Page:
Secondly and most importantly, just treat us like you’d like to be treated. If you like being treated with respect, then treat us the same. Don’t be scared to approach us and talk to us, we’re normal people, and I promise we don’t bite – well, at least I don’t. (haha). The only way you can become sensitized is if you have a conversation with someone that is disabled, that’s when you’ll understand that we’re not all that different. We are normal. Everyone has a disability, yours may be invisible, but just because mine is visible, does not mean that you can stereotype me. It’s as simple as that. Just get to know us, and I promise you’ll understand how similar we are.
At any point in your life did you consider yourself a failure?
When I became a wheelchair user, I considered myself a failure because I didn’t know what to do with my life anymore. After becoming disabled, I had no idea what I was supposed to do. I finally found my way when I started writing about my experiences online and started talking about my disability. When I realized that I could inspire and motivate people with my life and my experiences, I found my way.
Virali has been Quora Top Writer 5 times.
What was the biggest challenge that you overcame adjusting to your new life?
I shifted to Mumbai in 2008 after my disability. I think the biggest challenge that I overcame was the stigma in India regarding disability. Disability is still viewed as taboo in India. The infrastructure is not wheelchair friendly, and finding hacks around it, was probably the biggest adjustment. The mentality is still poor, albeit a little better now than compared to 2008, but the things people say when they see me in a wheelchair is appalling. People say, “You’re too pretty to be on a wheelchair.” Why? Do only ugly people become wheelchair bound? The mentality and the accessibility was the biggest thing that I had to adjust to. Since I’ve refused to adjust to the mentality, I’m on a mission to spread awareness about disability. I want people to know that it’s not as bad as it seems.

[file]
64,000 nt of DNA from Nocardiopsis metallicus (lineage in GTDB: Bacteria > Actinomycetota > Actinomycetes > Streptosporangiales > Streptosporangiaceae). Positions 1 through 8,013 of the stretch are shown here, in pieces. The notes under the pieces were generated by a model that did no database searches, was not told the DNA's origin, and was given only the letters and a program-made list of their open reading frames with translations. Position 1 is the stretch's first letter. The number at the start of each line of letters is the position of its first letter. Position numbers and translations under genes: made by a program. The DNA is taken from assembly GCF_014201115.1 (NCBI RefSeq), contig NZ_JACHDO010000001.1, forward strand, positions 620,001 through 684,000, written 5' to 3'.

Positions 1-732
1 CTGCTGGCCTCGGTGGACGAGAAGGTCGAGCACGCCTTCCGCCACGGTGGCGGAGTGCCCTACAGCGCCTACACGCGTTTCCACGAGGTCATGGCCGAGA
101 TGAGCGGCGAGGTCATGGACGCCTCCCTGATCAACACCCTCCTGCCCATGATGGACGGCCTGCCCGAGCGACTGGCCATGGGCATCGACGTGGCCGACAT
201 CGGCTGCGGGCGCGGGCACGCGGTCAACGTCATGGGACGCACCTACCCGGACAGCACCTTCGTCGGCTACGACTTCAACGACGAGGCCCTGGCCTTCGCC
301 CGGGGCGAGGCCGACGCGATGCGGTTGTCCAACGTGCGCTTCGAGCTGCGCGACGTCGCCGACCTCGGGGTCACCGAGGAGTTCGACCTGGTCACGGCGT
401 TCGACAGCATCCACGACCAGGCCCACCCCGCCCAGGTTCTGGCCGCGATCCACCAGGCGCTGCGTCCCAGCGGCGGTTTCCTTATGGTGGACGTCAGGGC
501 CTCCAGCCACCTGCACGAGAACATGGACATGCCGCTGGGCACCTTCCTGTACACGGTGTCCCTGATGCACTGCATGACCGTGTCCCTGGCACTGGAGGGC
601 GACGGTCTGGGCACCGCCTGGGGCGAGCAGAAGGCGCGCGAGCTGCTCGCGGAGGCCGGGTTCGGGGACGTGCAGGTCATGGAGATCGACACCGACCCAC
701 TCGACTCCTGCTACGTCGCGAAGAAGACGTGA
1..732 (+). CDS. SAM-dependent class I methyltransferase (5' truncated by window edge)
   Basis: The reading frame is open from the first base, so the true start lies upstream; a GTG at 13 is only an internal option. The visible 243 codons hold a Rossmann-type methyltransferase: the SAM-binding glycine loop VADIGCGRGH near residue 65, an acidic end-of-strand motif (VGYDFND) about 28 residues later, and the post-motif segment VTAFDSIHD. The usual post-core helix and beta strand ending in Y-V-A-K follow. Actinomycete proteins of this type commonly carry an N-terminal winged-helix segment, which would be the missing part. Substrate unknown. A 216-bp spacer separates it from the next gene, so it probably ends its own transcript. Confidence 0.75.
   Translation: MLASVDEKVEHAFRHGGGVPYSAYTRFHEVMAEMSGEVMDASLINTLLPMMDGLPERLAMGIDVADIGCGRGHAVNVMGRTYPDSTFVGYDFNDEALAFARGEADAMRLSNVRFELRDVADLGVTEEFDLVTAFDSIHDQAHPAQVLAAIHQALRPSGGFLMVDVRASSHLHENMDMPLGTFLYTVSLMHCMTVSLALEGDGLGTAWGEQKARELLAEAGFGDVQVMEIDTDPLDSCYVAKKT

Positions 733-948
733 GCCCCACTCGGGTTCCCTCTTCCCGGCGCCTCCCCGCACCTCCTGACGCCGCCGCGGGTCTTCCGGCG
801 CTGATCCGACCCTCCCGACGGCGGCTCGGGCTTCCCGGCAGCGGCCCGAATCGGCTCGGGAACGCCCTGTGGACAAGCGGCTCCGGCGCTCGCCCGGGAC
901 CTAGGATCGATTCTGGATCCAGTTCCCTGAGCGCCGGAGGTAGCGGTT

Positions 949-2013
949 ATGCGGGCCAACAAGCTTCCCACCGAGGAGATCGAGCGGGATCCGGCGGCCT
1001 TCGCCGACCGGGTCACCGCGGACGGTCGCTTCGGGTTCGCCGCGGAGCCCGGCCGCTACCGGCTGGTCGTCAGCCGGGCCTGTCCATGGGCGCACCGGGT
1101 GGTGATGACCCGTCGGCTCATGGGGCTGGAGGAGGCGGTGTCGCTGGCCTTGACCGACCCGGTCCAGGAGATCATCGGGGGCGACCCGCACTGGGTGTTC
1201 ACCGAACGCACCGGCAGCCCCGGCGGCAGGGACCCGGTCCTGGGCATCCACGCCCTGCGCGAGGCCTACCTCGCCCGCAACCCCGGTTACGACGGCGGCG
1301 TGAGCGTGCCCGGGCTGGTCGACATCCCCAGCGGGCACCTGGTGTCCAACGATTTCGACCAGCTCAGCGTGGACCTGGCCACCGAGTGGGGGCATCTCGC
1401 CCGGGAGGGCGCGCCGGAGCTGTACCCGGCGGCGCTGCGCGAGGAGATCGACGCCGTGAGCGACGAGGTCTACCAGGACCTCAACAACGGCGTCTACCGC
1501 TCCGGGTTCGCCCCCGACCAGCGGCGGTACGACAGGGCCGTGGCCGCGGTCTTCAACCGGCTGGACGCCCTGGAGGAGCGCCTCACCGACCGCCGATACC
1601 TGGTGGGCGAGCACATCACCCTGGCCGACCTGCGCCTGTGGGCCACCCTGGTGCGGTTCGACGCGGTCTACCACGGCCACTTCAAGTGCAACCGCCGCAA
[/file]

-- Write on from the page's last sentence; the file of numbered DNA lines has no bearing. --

To date, what has been your biggest achievement?
I’ve won over 10 awards for my activism. I was named as one of the most influential and inspirational women of 2017 by BBC 100 Women. I was Miss Wheelchair India runner up in 2014. Besides all of that, I think my biggest achievement has been my campaign called #MyTrainToo which I started in 2017 for accessible Indian Railways.
Virali’s change.org petition to make railway stations and trains more disabled-friendly received 231,414 supporters before it closed.
From your experience, what’s the best advice you can give to a newly disabled person?
I always give the advice that my mom gave me when I became disabled. “Love yourself, respect yourself, because you are the most important person in this world. Everyone else comes second. If you don’t respect and love yourself, don’t expect other people to do the same.
How did you become so resilient? Were you always this way or did you have to learn to be like this?
In a way, I was always resilient, determined, and persistent, but I guess it took me many, many years to learn about my full potential. Honestly, I still don’t think I’ve learned enough, and I definitely have more to learn and many more challenges to overcome.
Tell us about what you’re doing now.
Currently, I work for a corporate called Enable Travel . We are India’s Premier Accessible Holiday Specialist. We curate accessible tours and travels for people with disabilities and senior citizens. I’m their Youth Expert. Along with that, in association with Enable Travel, we have a campaign called #RampMyRestaurant . We’re asking restaurants PAN India to ramp up because it’s mandatory by the government as well.
Apart from that, I’m a motivational speaker, a writer, a disability rights activist, a model, and an aspiring actress. I’m trying to break into Bollywood as the first disabled actress. It’s not going as smoothly as I want, but I’m still trying and I won’t give up until I break the barrier.
What problem are you trying to solve? And how successful have you been so far?
I’m trying to sensitize people about disability through my motivational talks, writing, and modelling. It’s been pretty successful, but breaking into Bollywood has proved to be challenging. I’m not giving up hope though, I’m determined to do it.
We wish Virali all the success for her future endeavours.
If you know someone who you think needs to be featured in our In Conversation series, please send an email to email@example.com